Manitoba Court orders shared parenting plan in high-conflict case involving family violence

The decision comes after the mother refused to move the children back to Winnipeg as recommended

Manitoba Court orders shared parenting plan in high-conflict case involving family violence

The Manitoba Court of King's Bench resolved a high-conflict parenting dispute involving two young boys exposed to family violence by mandating a shared parenting plan following the mother's refusal to move the children back to Winnipeg.

The issue in M.I.M. v. B.S.D., 2024 MBKB 80 involves a family conflict exacerbated by the mother’s unilateral relocation of the children an hour from the father’s home. Both parents accused each other of domestic violence during and after their relationship, with both providing evidence of physical and verbal altercations. The father presented a narrative of the mother’s violent behaviour, supported by digital evidence, while the mother claimed that the father had been physically and verbally abusive.

The family evaluator, Elaine Garrett, concluded that the best interests of the children would be met by a shared parenting schedule, provided the parents lived closer to each other. Garrett’s assessment found that the current arrangement, involving lengthy travel, was not optimal for the children. She recommended that the mother move closer to Winnipeg to facilitate the shared parenting schedule. Alternatively, if the mother refuses, the children should live primarily with the father.

During the trial, both parents testified extensively about their troubled relationship and their respective parenting abilities. The father emphasized his desire for a stable, conflict-free environment for the children, while the mother highlighted the positive impact of the relocation on the children's social lives.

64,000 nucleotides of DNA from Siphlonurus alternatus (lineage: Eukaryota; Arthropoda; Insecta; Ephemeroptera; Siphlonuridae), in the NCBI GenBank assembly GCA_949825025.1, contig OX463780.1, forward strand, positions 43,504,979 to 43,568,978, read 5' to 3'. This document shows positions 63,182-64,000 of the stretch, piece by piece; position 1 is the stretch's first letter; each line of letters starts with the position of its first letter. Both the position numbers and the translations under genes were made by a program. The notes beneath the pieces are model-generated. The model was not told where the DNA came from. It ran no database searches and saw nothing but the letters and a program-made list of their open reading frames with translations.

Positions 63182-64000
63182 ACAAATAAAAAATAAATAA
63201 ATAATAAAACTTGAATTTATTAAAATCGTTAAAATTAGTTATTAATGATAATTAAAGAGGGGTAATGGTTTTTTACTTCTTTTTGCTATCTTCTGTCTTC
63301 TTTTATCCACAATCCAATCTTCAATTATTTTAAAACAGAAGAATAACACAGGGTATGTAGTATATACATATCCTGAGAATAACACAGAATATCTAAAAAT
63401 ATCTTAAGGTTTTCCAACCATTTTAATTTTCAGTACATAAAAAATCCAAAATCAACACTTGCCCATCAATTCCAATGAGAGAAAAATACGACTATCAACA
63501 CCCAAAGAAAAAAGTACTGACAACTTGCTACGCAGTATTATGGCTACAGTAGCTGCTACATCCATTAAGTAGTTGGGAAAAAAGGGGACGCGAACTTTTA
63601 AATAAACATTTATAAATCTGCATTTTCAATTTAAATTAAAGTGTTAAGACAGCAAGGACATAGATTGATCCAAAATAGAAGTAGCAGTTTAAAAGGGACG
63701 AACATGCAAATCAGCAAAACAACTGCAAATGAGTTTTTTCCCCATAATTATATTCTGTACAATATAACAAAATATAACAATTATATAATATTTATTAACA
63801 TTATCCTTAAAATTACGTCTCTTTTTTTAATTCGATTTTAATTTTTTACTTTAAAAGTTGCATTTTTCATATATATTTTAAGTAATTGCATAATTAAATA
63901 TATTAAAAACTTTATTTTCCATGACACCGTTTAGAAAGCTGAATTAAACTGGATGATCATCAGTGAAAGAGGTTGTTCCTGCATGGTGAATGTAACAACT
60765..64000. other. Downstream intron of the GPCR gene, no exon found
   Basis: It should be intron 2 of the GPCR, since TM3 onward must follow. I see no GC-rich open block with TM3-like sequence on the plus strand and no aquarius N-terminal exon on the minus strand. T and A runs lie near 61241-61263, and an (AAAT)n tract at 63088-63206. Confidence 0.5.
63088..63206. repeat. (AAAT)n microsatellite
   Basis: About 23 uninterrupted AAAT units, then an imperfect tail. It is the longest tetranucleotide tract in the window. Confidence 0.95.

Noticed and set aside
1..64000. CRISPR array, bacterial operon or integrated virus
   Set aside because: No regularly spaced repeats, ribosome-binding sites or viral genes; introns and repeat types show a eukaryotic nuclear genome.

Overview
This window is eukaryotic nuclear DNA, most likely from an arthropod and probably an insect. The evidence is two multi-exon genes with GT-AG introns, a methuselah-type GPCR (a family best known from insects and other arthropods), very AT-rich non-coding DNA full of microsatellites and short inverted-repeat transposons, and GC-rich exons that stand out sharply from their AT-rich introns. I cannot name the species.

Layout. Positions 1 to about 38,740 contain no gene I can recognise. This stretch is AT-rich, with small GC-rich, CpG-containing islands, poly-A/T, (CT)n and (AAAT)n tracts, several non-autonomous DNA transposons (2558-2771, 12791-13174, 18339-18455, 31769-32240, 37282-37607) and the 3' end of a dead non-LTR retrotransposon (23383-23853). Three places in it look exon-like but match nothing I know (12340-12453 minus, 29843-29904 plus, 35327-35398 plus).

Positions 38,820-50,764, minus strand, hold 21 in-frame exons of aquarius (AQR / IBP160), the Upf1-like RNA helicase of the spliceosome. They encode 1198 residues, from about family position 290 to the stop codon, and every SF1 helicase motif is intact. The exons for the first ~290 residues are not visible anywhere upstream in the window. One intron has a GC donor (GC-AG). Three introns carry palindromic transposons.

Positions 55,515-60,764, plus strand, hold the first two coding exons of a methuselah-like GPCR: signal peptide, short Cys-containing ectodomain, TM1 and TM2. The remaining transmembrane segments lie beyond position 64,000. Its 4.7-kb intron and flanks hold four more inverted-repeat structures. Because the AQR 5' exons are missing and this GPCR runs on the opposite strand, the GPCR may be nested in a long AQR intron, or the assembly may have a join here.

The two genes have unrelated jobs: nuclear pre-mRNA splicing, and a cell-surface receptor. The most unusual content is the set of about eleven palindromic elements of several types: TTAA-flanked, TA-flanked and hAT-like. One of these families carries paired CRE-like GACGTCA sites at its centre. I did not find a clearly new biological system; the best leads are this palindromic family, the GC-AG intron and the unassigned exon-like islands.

The Court of King’s Bench noted the need to minimize the children's exposure to ongoing parental conflict. The judge highlighted that both parents exhibited coercive and controlling behaviour, with the mother particularly noted for her threats and attempts to manipulate the father. The court also acknowledged the father's efforts to avoid conflict and the stepmother’s role in maintaining a peaceful environment.

The court recognized the children's Indigenous heritage, as they have Metis heritage on their mother's side and Nigerian heritage on their father's side. The parents were encouraged to incorporate the children's cultural backgrounds into their upbringing.

In terms of decision-making, the court granted the father final decision-making authority on major issues if the parents could not agree. The court ordered both parents to attend counselling and parenting programs to address family violence and improve their co-parenting skills. Ultimately, the court’s decision prioritized the best interests of the children.

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